nealglover
    Member

    I suspect that they may not be genuine UK spec goods. I once bought a pair of what appeared to be Nikes from Sports Direct and while they have lasted there is absolutely no way they’re the genuine article.

    Are you saying Sports Direct are selling Counterfeit Goods ?! ?

    Premier Icon totalshell
    Subscriber

    couple of lessons to learn from this.. dont buy anything with cash.. use credit cards at every opportunity..

    Premier Icon scotroutes
    Subscriber

    Or debit cards

    Or keep the receipt

    sugdenr
    Member

    You have to prove you bought them from there. It is your fault SD haven’t done anything wrong do lets stop hitting them with the Superstar Bombers.
    Instead write to SD explaining and asking them nicely and if that doesnt work try Adidas. This approach shows genuineness and has served me well – Timberland replaced some shoes bought in the US after 5 years by this approach!

    wysiwyg
    Member

    Just buy another pair and take these back in a week for a refund

    Jamie
    Member

    Are you saying Sports Direct are selling Counterfeit Goods ?! ?

    Easy now, Mike Ashley.

    Premier Icon PePPeR
    Subscriber

    I’d do what wysiwyg says too 🙂

    To be fair I bought a crap pair of shoes from sports direct in Belgium and refunded me with no problems back in the UK (with proof of purchase).

    nealglover
    Member

    Easy now, Mike Ashley.

    Who is mike ashley ?

    It’s a pretty big claim though.

    Premier Icon Cougar
    Subscriber

    I took them back to sports direct tonight and they said that they cannot exchange them without the receipt, box or a copy of a card statement (she paid cash).

    They can request a proof of purchase, but that doesn’t have to be a receipt. Bank statement would suffice. With nothing at all, you’re probably knackered unless it’s an item which is exclusive to that store.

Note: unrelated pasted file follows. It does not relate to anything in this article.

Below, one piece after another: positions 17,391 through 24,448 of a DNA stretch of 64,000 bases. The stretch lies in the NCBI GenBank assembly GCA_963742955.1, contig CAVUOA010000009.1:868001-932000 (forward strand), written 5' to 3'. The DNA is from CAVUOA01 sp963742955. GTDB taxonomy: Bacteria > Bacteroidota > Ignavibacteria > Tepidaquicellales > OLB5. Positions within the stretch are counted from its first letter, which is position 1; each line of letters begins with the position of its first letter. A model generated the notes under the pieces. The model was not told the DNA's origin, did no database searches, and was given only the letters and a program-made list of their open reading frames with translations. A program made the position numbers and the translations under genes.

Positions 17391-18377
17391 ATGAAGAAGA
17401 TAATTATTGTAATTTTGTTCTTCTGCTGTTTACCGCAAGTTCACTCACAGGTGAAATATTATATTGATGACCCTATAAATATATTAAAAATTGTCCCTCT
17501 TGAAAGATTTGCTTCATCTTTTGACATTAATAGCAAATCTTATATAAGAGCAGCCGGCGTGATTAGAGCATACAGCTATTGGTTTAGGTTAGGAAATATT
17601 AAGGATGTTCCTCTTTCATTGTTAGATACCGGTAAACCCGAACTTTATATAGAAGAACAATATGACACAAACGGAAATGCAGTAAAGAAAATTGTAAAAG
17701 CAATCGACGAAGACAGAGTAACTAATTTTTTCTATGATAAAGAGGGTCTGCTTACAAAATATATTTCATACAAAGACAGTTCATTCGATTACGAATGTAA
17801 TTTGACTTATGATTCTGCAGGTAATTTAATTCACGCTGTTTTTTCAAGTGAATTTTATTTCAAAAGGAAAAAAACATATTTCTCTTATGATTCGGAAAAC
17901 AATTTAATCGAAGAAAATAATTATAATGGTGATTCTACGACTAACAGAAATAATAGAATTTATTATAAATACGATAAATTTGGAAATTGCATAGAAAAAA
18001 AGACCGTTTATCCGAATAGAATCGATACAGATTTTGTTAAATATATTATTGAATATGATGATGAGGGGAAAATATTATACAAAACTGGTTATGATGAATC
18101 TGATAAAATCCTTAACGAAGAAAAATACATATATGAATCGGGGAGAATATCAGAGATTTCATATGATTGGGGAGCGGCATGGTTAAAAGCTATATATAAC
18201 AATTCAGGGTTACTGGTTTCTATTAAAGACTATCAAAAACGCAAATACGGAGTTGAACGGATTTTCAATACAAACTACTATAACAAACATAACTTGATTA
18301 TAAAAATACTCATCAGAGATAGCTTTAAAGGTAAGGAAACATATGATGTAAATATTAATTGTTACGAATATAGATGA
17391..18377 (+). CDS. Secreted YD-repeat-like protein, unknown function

You aren’t legally required to produce a receipt to get a refund, but neither is the trader obliged to offer a refund, replacement or credit note AT THIS STAGE. Had it happened after a couple of days, then fair enough, but in this case it seems like it’s tough titty.

    I don’t know what THIS STAGE is, but you’d be hard pressed to be more wrong.

    The SOGA states that any fault is assumed to be inherent if the goods are inside of six months old, unless the retailer can prove otherwise.

    Your contract is with Sports Direct rather than Adidas; however, as you can’t prove the existence of any contract, it might be worth seeing what Adidas have to say.

    eskay
    Member

    My wife bought a pair of Adidas trainers for one of my lads about 6 weeks ago and the sole has started to come unstuck.

    She threw out the receipt and box a couple of weeks after buying them.

    I took them back to sports direct tonight and they said that they cannot exchange them without the receipt, box or a copy of a card statement (she paid cash).

    She insists that this is wrong.

    I have no idea either way but at the moment I have a pair of £40 6 week old trainers that are a write off.

    Anyone have any knowledge in this area?

    Premier Icon Drac
    Subscriber

    Just buy another pair and take these back in a week for a refund

    They’re not obliged to refund.

    eskay
    Member

    Thanks for the comments. I kind of thought they were right but my wife is so insistent about faulty goods (from her time working in a shoe shop when she was a teenager!!) that she had convinced me.

    The trainers still look like new so it should be obvious that I am not trying to pull a fast one but I understand why they are refusing an exchange. It is very clearly a manufacturing defect.

    I think I will give Adidas UK a try. I know we are (very) small fry but we have loads of their gear in the house from trainers, footy boots, cycling kit, football kits etc. Maybe they will do something???!

    If not, the impact adhesive will be in action!

    TuckerUK
    Member

    Where from?

    No idea, local shop. But I can find out if you’re compiling a list of shops that actually know the law and comply with it.

    Of course a decent business knows that good customer service pays far better than expensive advertising, some faulty product is built in to the business plan. Ditto the manufacturer.

Viewing 23 posts - 1 through 23 (of 23 total)